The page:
“Into the Woods” at the Barksdale has already received all sorts of rave reviews – and I really like how they’ve integrated critical comments and pictures on their web site. Check it out if you haven’t seen it – it’s pretty cool.
But due to the often complicated scheduling of things at Style, my review won’t come out until next week. As you’ll see when you read it, I’ve added my own smatterings of high praise. I love the show and thought it was a fine production. In particular, I loved the nuance and depth I saw in Robyn O’Neill’s performance as the witch. And I could have watched Rita Markova all night; she is just lovely and extremely talented. I guess I have a thing about beautiful brunettes with knock-out voices (are you reading, Mrs. T?) And so you won’t think I am just a leering sexist, I found the princes’ both exceptional. Mr. Resnick and Mr. Rowland doing “Agony” and its reprise were about my favorite parts of the show.
But unlike Ms. Haubenstock and others, I didn’t feel this production deserved an unconditional rave. On opening night, I heard someone miss a note. Not unusual so I didn’t give a second thought. But then someone else missed another note. When it reached 3 or 4 instances, I couldn’t ignore it. I don’t have the best ear in the world but after all of those hours of “American Idol,” I know when something’s “pitchy.” This is also in contrast to “Austin’s Bridge” which I just saw last week – the songs may have been somewhat less complicated in that show but I didn’t hear a bad note all night at that opening. And that was with only piano accompaniment where I believe a vocal clunker would have stuck out more plainly.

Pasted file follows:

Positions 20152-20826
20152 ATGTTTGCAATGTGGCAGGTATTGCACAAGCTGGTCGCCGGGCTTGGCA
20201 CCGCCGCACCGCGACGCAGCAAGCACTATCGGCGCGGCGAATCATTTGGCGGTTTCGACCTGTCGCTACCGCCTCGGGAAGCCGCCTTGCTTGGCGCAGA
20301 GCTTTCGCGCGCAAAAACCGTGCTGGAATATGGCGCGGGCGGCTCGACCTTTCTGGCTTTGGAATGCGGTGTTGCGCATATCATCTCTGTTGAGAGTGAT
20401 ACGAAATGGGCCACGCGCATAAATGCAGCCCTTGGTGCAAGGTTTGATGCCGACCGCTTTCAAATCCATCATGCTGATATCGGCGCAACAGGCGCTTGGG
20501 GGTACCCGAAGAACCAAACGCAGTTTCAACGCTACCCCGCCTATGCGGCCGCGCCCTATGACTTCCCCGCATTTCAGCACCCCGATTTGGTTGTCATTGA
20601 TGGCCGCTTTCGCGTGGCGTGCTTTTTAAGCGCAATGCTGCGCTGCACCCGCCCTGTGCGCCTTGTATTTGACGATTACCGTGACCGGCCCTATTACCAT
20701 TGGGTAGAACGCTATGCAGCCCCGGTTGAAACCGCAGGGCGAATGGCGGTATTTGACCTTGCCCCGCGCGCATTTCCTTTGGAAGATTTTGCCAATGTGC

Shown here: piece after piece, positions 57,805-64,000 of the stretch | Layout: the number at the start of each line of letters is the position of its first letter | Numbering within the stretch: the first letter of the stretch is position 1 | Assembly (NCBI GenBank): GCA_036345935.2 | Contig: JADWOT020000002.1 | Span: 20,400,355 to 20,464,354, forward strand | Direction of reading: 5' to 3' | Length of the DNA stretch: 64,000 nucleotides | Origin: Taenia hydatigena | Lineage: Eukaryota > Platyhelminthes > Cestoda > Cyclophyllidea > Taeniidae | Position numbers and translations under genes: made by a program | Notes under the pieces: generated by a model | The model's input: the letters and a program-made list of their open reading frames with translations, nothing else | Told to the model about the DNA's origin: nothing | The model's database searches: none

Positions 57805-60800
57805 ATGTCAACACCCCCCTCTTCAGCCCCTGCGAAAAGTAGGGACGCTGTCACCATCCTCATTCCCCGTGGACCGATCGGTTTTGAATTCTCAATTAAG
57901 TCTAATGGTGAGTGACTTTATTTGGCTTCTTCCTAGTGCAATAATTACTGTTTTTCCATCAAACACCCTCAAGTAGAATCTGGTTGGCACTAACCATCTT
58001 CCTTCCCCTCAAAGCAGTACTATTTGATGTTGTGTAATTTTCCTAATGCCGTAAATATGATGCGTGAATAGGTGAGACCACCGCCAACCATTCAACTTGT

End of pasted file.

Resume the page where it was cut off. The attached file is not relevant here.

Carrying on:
There was also at least one song where the tempo seemed odd (OK, it’s Sondheim but even odder than you might expect) and another when the violin seemed to be playing off a different score entirely.
I also was unimpressed with the scenic design, though in fairness this is in comparison to the incredible work the Barksdale has put on before. And I’m pretty sure I’ve seen that giant’s arm before; perhaps in something Theatre IV has done in the past?
These are all minor indiscretions, particularly in the face of how good everything else is, and some of the musical mishaps may have been ironed out by this point in the run. Also, in fairness I should say that I still have tucked in my memory banks the Swift Creek Mill production from 15 years ago, which set the bar pretty high in terms of this show. I try to avoid straight comparisons between productions at all costs but I can’t deny that the fond recollection of that production influences how I have seen every production of “Woods” since.
My complete opinion will be available in Style next week but you don’t have to wait until then to weigh in. Am I off my gourd criticizing “Woods?” Let me have it!